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sometimes the best decision is the simplest. just get the product floated on immediately ahead of your seeding. hope for the best that you get some good incorporation of the fert. not banded, but your seed pass will at least cover it.
 

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sometimes the best decision is the simplest. just get the product floated on immediately ahead of your seeding. hope for the best that you get some good incorporation of the fert. not banded, but your seed pass will at least cover it.
This can work pretty well, and is safe when the soil temps are still cooler. There used to be a lot of dry fertilizer spread ahead of seeding around here before one pass became customary. Product would often lay on the surface for 12 hours before getting covered.
 

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It still works

This can work pretty well, and is safe when the soil temps are still cooler. There used to be a lot of dry fertilizer spread ahead of seeding around here before one pass became customary. Product would often lay on the surface for 12 hours before getting covered.
It still works around here, it's a very common way to fertilize and it's been working great. We've had some wet years, maybe if it got dry it wouldn't work as well but lately it's worked so well that some big farmers with double shoot drills are starting to do it to cut down on filling the drills.
 

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If you are going to brodcast the urea you are better to bit the bullet and get it custom seeded if you have a person that can do a good job and has a good outfit. Fertilizer is not cheap and a good drill can gain you 5 bushel per acre if you can not do a good job yourself.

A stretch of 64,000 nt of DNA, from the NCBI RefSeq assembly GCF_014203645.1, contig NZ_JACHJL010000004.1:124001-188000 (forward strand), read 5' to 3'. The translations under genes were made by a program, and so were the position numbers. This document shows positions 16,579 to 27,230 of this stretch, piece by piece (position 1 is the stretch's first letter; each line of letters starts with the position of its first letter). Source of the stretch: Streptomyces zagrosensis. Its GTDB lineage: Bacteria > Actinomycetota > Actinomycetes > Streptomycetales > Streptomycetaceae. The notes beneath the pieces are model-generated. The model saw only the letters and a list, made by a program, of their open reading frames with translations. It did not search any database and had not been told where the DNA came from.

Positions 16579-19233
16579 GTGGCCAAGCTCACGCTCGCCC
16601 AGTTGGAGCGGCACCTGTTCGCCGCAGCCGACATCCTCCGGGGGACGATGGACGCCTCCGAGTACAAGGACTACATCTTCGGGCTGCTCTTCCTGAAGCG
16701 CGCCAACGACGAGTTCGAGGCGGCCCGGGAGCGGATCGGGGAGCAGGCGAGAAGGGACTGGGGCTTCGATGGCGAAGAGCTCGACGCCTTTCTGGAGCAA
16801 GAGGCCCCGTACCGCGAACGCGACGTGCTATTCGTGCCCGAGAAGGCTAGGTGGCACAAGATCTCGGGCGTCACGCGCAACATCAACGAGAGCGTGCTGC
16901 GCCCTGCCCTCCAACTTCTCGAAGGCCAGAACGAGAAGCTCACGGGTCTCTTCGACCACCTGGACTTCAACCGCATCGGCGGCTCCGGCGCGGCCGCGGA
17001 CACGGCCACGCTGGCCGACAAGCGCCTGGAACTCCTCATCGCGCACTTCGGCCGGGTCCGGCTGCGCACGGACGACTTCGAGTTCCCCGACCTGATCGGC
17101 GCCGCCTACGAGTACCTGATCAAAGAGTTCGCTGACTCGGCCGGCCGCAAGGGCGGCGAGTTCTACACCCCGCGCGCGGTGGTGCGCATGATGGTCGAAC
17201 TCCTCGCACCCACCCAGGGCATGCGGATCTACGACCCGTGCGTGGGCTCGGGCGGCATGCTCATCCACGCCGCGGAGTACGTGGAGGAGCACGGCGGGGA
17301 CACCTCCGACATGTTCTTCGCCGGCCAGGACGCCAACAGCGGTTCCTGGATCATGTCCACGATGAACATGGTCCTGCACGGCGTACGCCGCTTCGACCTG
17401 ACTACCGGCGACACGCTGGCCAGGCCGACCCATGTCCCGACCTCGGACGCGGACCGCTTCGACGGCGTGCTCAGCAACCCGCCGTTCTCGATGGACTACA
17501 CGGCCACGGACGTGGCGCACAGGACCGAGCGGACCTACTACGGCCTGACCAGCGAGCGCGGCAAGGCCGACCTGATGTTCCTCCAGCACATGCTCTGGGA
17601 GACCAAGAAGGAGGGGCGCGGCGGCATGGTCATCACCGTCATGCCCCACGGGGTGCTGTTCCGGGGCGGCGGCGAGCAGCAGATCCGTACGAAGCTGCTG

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options

If you cannot time applications with rainfall, etc and worried about N loss from broadcasting just have Agrotain put on it - will add about $7/acre onto your cost. If I were in this situation would look be looking for some 34-0-0 - if you cannot find it PM me and will make some suggestions. I Would actually look to put this on after emergence and would suggest that 60-65lbs/actual would give you as much juice as 80lbs actual of 46.
 

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I have been using a custom operator to seed but am going to try using my own 6200 IHC seed drills this year. My question is how do I get enough N on my wheat and canola?
The only solution I can think of is have the fertilizer company spread it and work it in once with a cultivator before I seed. I thought of getting a small air tank to hook up behind my cultivator just to band fertilizer but that is both time consuming and a bit of a hastle.
Being that you are using box drills, I am going to go on the assumption that you are going to cultivate your land prior to seeding anyway.......if that is the case, there is nothing wrong with broadcasting urea ahead of the cultivator and working it in. Imo.